2. The Employer's Position
The Employer proposes that the Panel order the parties to adopt the schedule and amount of preparation time for Union negotiators which the parties agreed to in Fort Sam Houston I.6/ It argues that, since the earlier settlement, with the exception of the Union's appointment of a national office staff member as its chief negotiator, circumstances remain unchanged. Two days of bargaining per week is adequate because "it is not expected that the entire agreement [30 articles] will be renegotiated." Rather, successor negotiations "will primarily [center on] updat[ing] and expand[ing] the [existing contract] provisions." Furthermore, there are other duties that the Employer's Civilian Personnel Director and chief negotiator must perform, i.e., (1) service 49-plus other tenant activities at the installation, (2) negotiate 3 other master contracts, including a second one with the Union, (3) engage in ad hoc negotiations, some related to actions taken as part of the downsizing of the military, and (4) give advice to installation
commanders. In this regard, the previously-agreed-to schedule is "the most reasonable approach to allocating available time in such a manner that productive (6/ See supra note 1.) negotiations can take place at no significant degradation of service to other negotiations and bargaining units." Finally, that schedule also is consistent with the parties' practice in previous negotiations.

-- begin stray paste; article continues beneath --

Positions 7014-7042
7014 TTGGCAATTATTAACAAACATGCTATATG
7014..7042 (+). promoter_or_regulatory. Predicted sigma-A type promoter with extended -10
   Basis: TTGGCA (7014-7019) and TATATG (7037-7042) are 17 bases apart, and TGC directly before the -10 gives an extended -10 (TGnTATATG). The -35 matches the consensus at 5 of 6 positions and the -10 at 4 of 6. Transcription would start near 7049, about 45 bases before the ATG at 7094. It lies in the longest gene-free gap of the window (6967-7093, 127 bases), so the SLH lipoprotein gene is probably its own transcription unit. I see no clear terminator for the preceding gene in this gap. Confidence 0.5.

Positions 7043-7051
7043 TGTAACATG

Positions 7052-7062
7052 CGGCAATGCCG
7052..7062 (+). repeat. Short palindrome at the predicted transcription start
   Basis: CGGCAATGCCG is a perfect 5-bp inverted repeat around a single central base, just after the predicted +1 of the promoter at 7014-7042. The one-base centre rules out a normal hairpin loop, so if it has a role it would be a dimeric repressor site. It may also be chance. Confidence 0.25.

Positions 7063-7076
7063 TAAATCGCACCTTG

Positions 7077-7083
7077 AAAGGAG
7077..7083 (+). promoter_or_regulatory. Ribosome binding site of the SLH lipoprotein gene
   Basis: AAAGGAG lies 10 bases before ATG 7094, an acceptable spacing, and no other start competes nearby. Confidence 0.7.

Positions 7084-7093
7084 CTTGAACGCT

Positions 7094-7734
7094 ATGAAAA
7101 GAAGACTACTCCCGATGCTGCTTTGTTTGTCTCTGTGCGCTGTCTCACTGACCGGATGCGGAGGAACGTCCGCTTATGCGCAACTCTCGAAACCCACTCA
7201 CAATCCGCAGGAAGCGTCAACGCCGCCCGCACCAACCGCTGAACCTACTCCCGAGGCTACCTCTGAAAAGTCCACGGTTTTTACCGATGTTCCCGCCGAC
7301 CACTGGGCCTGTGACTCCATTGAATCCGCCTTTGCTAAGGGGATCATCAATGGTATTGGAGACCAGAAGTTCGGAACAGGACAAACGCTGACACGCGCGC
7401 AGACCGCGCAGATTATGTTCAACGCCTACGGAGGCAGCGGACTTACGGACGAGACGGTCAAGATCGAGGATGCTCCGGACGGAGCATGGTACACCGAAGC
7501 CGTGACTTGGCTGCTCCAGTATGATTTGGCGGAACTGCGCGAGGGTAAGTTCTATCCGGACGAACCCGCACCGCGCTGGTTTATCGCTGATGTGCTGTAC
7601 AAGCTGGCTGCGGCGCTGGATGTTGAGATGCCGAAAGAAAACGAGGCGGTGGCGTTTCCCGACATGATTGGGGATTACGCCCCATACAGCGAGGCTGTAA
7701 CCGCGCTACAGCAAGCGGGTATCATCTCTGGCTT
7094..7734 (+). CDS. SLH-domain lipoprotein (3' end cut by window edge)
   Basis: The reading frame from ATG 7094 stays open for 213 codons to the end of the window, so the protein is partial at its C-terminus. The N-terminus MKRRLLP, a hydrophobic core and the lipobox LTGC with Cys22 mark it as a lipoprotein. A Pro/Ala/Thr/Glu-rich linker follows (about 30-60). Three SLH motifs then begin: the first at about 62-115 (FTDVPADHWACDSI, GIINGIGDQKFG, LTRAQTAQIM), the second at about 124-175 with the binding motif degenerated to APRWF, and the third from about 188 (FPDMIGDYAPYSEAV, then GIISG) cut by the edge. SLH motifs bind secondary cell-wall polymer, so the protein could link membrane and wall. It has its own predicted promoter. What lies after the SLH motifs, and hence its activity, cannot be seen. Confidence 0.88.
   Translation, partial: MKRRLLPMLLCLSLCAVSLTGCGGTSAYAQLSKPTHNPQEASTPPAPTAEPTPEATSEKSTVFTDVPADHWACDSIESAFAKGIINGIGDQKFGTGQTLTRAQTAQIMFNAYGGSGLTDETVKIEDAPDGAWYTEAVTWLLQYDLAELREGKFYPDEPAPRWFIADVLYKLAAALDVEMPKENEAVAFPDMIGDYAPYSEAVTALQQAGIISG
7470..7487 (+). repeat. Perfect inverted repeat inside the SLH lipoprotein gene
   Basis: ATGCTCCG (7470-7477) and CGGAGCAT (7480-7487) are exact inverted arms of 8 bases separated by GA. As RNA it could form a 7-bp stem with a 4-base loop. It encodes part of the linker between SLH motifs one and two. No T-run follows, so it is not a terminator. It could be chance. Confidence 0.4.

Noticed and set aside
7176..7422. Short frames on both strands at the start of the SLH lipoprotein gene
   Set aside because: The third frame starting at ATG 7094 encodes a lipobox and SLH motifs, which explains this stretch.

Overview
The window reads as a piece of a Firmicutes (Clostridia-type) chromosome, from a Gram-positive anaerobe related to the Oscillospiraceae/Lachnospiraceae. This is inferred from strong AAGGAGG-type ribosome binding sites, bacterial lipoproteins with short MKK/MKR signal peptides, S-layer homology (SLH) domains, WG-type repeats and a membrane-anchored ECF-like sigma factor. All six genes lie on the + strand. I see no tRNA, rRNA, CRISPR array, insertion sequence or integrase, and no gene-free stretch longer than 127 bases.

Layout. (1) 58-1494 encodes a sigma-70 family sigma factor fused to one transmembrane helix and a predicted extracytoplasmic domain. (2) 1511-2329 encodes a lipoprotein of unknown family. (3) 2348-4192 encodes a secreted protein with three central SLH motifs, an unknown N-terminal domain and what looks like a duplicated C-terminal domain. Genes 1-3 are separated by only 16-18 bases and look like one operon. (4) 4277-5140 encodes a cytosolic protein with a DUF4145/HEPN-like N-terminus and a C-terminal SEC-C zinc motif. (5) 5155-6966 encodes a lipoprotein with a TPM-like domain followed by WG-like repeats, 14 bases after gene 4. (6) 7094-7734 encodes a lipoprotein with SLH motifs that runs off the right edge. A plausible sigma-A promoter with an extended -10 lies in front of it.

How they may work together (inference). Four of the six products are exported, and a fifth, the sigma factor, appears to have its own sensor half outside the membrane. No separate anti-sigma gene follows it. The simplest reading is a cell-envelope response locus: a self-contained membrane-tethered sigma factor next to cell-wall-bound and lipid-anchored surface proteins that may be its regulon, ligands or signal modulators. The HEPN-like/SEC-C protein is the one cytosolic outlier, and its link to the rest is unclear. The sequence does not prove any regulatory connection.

Having considered the arguments presented, we conclude that the Union has shown cause why the dispute should not be resolved on the basis of the settlement in Fort Sam Houston I. Rather, we shall order the parties to adopt the Union's proposal. In reaching this determination, we note that since the earlier settlement was reached, the Union has elected new officers who, because of their limited negotiations experience, have retained the services of a NFFE national staff representative as the Union's chief negotiator. We are persuaded that, under the schedule for successor negotiations as was previously agreed to, the amount of travel for the Union's chief negotiator and the related costs could be substantial. Thus, if that schedule were to be implemente